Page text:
Nashville Man George Floyd Protest

by Fuzzy Slippers at

Students and at least one faculty member “stormed onto the stage, screaming that the film was ‘racist’ and holding signs proclaiming it ‘hate speech’.”

Here at LI, we covered extensively the George Floyd incident, including the resulting riots that spread across the entire nation and the subsequent trial of Derek Chauvin.

The myths and untruths surrounding this case are just as deeply embedded among the radical left as the fabricated “hands up, don’t shoot” narrative surrounding the death of Michael Brown.

Attempting to shine light on the fabrications and untruths regarding the George Floyd death and its fallout, Turning Point USA scheduled a time to show a film on campus at the Central Connecticut State University (CCSU). Their faculty advisor, history professor Jay Bergman, reached out to LI to let us know what happened next.

And what happened next is just as “sordid” and “ugly” as Bergman describes in his email and in a piece he wrote for the New Haven Register (archive link):

Recently, the student chapter of Turning Point USA at Central Connecticut State University attempted to show on campus a film, “The Greatest Lie Ever Sold: George Floyd and the Rise of BLM,” produced by The Daily Wire and narrated by Candace Owens.

Fifteen minutes into the film, before an audience of approximately 50 students and others intrigued by the title of the film and curious about its contents, roughly the same number of students, at least one faculty member and possibly others unaffiliated with the university stormed onto the stage, screaming that the film was “racist” and holding signs proclaiming it “hate speech.” By doing so, they prevented the audience from watching it.

To his credit, Dr. Craig Wright, CCSU’s vice president for diversity, equity, and inclusion, implored the protesters to disperse and continue their protest outside. Reluctantly, they did so.

But by beating drums and screaming loudly enough, the protesters made it impossible for the audience inside to hear the movie. Periodically, protesters embedded in the audience screamed slogans and stormed the stage, preventing the movie from being seen.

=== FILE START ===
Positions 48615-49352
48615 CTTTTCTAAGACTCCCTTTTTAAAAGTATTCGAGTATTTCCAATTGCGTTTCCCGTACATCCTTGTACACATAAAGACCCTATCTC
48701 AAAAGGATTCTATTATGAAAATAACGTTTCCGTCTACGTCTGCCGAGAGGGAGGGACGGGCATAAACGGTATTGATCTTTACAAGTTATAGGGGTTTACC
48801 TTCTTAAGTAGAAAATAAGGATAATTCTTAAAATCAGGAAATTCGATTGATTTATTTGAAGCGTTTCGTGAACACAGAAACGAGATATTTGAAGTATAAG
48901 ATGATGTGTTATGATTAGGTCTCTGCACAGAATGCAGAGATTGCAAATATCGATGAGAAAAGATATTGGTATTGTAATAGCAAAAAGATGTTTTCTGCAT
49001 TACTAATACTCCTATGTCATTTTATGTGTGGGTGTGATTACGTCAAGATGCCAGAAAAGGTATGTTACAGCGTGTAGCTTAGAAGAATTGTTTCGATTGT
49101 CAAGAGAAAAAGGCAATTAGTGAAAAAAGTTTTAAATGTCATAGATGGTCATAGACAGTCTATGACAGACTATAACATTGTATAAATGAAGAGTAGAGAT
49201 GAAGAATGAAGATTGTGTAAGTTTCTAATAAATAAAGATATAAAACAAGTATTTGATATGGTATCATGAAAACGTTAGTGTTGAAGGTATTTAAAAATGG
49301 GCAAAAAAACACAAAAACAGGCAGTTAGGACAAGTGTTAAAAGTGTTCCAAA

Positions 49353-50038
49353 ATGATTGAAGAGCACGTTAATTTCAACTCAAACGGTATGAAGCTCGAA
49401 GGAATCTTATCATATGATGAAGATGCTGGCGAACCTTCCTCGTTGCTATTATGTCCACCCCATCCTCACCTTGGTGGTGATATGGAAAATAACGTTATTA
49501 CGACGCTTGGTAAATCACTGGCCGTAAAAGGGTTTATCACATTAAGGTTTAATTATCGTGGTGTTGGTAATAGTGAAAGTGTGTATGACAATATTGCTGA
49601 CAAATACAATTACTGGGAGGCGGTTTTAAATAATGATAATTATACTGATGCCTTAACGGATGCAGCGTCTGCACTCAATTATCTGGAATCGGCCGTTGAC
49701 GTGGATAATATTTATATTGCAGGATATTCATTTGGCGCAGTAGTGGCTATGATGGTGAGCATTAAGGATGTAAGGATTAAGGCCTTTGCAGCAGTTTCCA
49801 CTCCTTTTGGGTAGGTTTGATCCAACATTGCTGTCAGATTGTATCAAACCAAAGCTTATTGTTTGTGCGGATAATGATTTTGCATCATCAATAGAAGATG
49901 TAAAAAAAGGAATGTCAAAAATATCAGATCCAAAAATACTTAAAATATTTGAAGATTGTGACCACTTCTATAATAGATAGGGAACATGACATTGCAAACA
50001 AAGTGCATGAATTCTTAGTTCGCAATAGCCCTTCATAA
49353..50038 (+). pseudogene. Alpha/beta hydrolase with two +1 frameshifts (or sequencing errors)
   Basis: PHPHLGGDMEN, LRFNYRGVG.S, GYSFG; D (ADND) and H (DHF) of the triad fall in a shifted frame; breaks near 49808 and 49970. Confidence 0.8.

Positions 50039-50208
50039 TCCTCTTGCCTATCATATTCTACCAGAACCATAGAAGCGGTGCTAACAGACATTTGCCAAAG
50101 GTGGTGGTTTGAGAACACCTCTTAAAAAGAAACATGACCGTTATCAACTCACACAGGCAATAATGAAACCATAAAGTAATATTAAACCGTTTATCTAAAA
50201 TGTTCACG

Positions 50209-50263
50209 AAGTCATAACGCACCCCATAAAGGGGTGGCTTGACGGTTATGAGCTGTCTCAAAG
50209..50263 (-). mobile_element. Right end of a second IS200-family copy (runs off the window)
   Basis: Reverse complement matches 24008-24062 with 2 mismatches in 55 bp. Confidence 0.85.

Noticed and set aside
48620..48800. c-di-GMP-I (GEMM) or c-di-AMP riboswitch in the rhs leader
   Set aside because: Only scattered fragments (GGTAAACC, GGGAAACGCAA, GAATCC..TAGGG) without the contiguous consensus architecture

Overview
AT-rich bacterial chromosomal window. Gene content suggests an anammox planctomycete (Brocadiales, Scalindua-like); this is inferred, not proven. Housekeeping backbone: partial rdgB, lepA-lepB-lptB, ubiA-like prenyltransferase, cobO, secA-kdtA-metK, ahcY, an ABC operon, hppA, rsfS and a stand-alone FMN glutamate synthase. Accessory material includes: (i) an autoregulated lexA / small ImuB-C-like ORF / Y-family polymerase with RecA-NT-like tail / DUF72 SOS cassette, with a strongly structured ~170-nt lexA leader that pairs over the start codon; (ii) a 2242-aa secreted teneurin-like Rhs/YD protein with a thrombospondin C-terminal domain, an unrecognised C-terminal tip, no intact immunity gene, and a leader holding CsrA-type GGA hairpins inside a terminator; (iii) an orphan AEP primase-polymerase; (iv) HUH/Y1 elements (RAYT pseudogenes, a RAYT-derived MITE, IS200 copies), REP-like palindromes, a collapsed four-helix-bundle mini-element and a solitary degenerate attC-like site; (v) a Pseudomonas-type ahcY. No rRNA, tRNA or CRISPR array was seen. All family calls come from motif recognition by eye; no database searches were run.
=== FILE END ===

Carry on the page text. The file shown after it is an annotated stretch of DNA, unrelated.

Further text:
Ultimately, this appalling scene demonstrates the leftist intolerance for diverse thought and viewpoints that have manifested across college campuses and into the corporate world.

Bergman continues:

The arrogance of the protesters and their enablers on the CCSU faculty is staggering. They clearly believe they can silence anyone whose opinions are different from their own, and that they will not be held liable for their thuggish behavior.

. . . . After the more recent event, Jodi Latina, CCSU associate vice president of communications and media, stated publicly that suppression of speech would not be tolerated. But in the absence of any punishment, or even a reprimand, of the offending students, her promise rings hollow.

What happened at CCSU is not unique. Suppression of opinions students find “offensive” is so pervasive on America’s colleges and universities that according to a recent nationwide poll of 45,000 students conducted by the Foundation of Individual Rights and Expression, 61 percent of those polled said they would feel “uncomfortable” expressing an unpopular opinion to fellow students on social media. When asked which opinions should be barred from expression on their campus, 73 percent agreed that speakers calling Black Lives Matter a “hate group” should be prohibited, while 60 percent felt the same concerning the immorality of all abortions. Even worse, only 37 percent of the students polled believe that shouting down a speaker at a university is never acceptable, while 22 percent said there were circumstances in which violence would be justified in silencing a speaker they disagreed with.

It’s clear that these students are far beyond “you can’t handle the truth”; they don’t even want to be exposed to it, or allow anyone else to hear it, either. This attitude and behavior are anti-intellectual, anti-academic, and frankly, anti-American.

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